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Old 02-15-2013, 08:05 PM   #19380
Gnarly Adventurer
acidman1968's Avatar
Joined: Dec 2012
Location: Utah, Great Basin / Intermountain West
Oddometer: 147
Originally Posted by KMC1 View Post
Not sure if any of you guys have seen this, but there's a bill moving in Salt Lake to put Canyonlands under Federal protection.
Originally Posted by dieselcruiserhead View Post
It's just a resolution and has no actual legal impact. A resolution basically means "we all agree on a statement" and that most likely it won't be accepted by the Utah legislature.

I will say that with the appointment of the head of REI to lead the interior department that there is a very strong chance that Canyonlands national monument is a very likely reality. The interests of the national monument is to reduce the amount of OHV trails/roads (goal #1 in importance) and to prevent mineral and oil extraction (goal #2, with potash being the biggest issue right now). She already has bi-partisan support from the oil and outdoors industries. Unless something crazy happens, she is likely to be approved as it currently looks.

We've been going through the greater Canyonlands proposal and it seeks to close 40% of the OHV trails. Let me repeat, 40% of the trails there. Including some incredibly important motorized and OHV routes that are world class and would be real losses. I'm a skier and outdoors person and I'm all for protecting Canyonlands and support some of the activities of the outdoor industry, but it's just too radical.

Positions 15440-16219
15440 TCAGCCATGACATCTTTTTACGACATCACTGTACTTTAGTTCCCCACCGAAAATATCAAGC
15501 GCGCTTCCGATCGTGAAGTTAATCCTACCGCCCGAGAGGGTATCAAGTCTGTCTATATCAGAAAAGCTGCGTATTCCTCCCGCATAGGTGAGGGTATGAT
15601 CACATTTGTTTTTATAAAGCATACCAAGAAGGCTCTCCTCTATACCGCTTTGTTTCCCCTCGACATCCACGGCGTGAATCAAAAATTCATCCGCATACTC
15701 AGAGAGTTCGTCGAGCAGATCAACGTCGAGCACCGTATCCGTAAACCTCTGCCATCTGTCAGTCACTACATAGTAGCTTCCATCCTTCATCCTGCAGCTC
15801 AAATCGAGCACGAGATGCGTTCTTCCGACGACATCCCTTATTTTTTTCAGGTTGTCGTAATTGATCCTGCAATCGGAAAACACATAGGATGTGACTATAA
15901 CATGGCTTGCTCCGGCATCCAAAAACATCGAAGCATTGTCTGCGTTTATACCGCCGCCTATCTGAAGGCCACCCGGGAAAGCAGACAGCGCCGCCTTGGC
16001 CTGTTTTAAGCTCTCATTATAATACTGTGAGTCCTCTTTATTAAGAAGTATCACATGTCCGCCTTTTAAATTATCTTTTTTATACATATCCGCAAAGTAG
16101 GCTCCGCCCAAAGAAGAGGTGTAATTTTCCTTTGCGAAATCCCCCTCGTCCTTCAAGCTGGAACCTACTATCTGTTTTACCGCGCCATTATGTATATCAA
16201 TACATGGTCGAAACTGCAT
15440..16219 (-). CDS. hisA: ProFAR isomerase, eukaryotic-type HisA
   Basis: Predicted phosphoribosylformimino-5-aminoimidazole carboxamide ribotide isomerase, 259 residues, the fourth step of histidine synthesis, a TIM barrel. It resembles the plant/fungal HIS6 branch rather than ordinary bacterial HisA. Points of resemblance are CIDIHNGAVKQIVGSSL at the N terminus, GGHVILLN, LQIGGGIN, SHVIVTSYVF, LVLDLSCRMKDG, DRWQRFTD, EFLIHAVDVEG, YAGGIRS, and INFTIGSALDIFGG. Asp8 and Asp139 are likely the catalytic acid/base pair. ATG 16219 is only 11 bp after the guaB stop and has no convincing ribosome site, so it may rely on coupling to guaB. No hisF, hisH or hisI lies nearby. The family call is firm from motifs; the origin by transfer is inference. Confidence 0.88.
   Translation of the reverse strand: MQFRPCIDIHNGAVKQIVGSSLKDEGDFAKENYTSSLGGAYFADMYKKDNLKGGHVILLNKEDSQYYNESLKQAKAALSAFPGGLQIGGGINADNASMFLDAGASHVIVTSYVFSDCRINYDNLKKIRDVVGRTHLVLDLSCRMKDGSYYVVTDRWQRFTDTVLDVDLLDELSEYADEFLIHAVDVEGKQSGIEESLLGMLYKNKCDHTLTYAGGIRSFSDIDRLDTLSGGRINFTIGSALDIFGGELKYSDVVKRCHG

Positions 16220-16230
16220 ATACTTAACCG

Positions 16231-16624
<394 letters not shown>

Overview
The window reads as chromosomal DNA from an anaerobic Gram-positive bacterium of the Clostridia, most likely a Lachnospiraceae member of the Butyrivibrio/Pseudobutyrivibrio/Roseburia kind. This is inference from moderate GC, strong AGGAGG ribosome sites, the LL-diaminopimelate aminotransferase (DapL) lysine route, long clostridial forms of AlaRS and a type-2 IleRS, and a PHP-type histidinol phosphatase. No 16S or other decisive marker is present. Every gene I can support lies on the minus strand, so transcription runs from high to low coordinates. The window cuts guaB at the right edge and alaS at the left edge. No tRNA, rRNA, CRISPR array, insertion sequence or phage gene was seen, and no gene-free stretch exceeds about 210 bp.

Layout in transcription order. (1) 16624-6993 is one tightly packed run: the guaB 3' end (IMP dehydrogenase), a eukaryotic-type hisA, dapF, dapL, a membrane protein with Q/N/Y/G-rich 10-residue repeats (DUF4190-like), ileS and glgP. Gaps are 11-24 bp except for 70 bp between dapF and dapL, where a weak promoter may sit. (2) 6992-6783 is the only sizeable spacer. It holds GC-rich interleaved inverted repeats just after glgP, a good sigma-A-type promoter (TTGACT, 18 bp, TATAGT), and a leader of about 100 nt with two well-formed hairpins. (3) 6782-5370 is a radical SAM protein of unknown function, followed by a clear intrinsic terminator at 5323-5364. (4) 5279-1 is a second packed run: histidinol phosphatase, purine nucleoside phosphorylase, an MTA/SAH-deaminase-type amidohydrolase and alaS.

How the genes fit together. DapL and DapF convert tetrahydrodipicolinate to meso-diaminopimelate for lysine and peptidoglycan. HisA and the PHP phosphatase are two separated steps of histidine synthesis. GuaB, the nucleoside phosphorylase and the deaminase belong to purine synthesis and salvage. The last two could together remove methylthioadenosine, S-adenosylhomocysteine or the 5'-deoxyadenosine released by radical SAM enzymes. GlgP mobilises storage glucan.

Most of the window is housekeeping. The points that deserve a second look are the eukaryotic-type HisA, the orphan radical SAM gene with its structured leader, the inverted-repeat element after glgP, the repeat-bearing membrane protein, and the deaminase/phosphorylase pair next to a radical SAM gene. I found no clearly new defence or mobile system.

Anyway, our access in this area is in real trouble.

This is what happens when we elect radicals to represent us and to be the voice of the OHV industry for access: no one listens to them and they have no voice whatsoever.
Originally Posted by Proud Highway View Post
Radical or moderate, those whom we elect (barring the president) have no authority whatsoever on the subject. The problem is that National Monuments are designated by presidential fiat.
On this link is the best rebuttal to the radical enviro-nazi attempt to expand / create the Greater Canyonlands National Monument. The guy who wrote this rebuttal is well acquainted with the area:

My name is Lynn Jackson. I have lived and worked in southeastern Utah since 1964, in Carbon, Wayne and Grand counties. I was a geologist, supervisor and manager for the Bureau of Land Management in Hanksville and Moab for 32 years, retiring in 2010. I now do public land consulting, and in November was elected to the Grand County Council. My Council term does not start until January 2013, and my comments herein are my own, based on my own experience in this area, and are not intended to reflect the position of Grand County.

Now if only the folks in the Utah Legislature - and in Washington DC - would read it!
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